If in a decision-making meeting, try to set the criteria ahead of time. Are you deciding whether to outsource a project or to hire in-house? Share the criteria or restrictions that people need to know to decide, such as the budget, timeline, and scope of the project.
And if you still feel anxious and tired after a meeting, here are some quick tips to rejuvenate:
There are more Zoom fatigue solutions, but these three can be good to start with and are easy enough to implement.
While preparing for calls and making sure you get plenty of breaks may help, they are band-aid solutions. Author Anthony J. D'Angelo's famous quote says it best:
"When solving problems, dig at the roots instead of just hacking at the leaves."
Symptoms are often indicators of a bigger problem: your mindset around Zoom calls.
Nowadays, Zoom has become a default form of communication. Planning to brainstorm an idea? Get on a Zoom call. Planning to have a meeting? You hold meetings about meetings.
As a remote leader, it's time to build an async-first culture and change everyone's mindset around Zoom calls. It won't happen overnight, but it's crucial to start making small changes, from conducting a meeting call audit to reflecting on your career choices.
So, how do you avoid meeting fatigue once and for all?
Go over your calendar and perform an inventory of all of your video calls. Observe how many calls you have in a day, week, or month. Are there recurring daily or weekly calls that can be removed completely? Ask yourself, are we having this call because it's routine, or because we actually need to have it?
While taking your call inventory, keep in mind that if you're running retrospective meetings, make sure to include a section about improving your overall communication. There's a good chance you might be able to eliminate many of your recurring calls.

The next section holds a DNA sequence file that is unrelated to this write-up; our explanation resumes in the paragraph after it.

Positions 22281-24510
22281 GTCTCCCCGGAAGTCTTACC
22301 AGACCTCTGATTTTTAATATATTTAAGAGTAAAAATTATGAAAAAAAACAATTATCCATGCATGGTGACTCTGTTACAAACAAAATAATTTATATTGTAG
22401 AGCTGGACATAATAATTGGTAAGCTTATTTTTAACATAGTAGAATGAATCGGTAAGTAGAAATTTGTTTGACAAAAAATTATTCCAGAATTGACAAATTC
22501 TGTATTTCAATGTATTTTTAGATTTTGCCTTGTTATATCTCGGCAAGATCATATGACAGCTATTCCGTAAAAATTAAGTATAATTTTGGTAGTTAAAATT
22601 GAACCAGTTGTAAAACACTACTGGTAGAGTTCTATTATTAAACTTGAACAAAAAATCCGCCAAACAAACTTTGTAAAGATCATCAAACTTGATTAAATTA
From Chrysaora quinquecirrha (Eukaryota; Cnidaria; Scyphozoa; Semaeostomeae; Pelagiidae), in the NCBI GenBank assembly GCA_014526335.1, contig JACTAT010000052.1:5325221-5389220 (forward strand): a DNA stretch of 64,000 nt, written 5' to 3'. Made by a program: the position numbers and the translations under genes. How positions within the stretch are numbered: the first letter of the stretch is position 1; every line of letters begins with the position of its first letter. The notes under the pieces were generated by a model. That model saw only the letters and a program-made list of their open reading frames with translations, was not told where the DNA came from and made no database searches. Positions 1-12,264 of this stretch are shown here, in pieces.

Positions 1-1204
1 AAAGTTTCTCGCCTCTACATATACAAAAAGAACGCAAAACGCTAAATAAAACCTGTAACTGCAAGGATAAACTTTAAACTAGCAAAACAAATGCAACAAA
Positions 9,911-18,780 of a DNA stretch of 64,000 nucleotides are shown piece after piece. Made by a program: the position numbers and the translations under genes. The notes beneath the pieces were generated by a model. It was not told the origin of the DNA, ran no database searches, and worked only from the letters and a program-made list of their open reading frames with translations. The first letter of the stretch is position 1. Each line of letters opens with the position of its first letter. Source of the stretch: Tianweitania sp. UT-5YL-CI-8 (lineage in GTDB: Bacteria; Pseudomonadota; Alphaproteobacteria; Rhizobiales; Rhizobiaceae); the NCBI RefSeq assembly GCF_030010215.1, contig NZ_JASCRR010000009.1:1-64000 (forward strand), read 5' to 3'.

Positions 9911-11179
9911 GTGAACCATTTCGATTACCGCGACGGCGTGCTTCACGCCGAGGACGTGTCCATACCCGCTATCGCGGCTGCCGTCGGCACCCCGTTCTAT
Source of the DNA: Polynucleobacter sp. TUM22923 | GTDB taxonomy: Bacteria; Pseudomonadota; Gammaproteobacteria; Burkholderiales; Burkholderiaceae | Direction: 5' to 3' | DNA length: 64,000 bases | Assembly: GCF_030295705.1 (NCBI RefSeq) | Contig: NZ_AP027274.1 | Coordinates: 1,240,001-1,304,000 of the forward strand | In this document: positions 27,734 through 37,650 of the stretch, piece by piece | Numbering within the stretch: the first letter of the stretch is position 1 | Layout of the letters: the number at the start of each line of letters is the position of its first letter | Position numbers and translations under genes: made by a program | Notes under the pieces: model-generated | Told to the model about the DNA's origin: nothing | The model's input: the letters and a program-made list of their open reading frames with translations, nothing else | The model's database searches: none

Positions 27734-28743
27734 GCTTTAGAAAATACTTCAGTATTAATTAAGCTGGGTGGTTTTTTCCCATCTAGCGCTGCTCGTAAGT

Not all meetings need to be in real-time. Smart and productive remote teams are masters of asynchronous communication. They know when to use email, private chats, and documents effectively. For example, do you need to hold daily standups on Zoom? Or can you replace them with an asynchronous check-in instead? Using asynchronous tools makes it easy for distributed teams to check-in asynchronously and keep in the loop with what their team is working on.
If you did everything you can to eliminate unnecessary recurring calls and switched to a few asynchronous meetings and you still experience meeting fatigue, maybe it's time to make a bigger change. Some companies, industries, and roles naturally have more meetings. According to CNBC, "Some people have as many as nine or ten video meetings in a day." This is especially true if you're a CEO, manager, or in sales.
If you're an introvert who values deep work and find Zoom calls extremely draining, you might need to transition to a new role or look at a career change. This type of change doesn't need to be extreme. For example, you can always ask your HR department if it's possible to switch to an individual contributor role. The best example I can share is my own, wherein I transitioned from a Marketing Manager to a Content Creator role. With this change, I was able to eliminate daily and weekly management calls. Eventually, after more optimization, I eliminated 90% of my Zoom calls.
At the end of the day, the goal is to find the right work set up for you where you feel energized to work and contribute without feeling like a burnout victim to meeting fatigue. It will take time, but it's the small changes you'll make daily, that will make the biggest difference.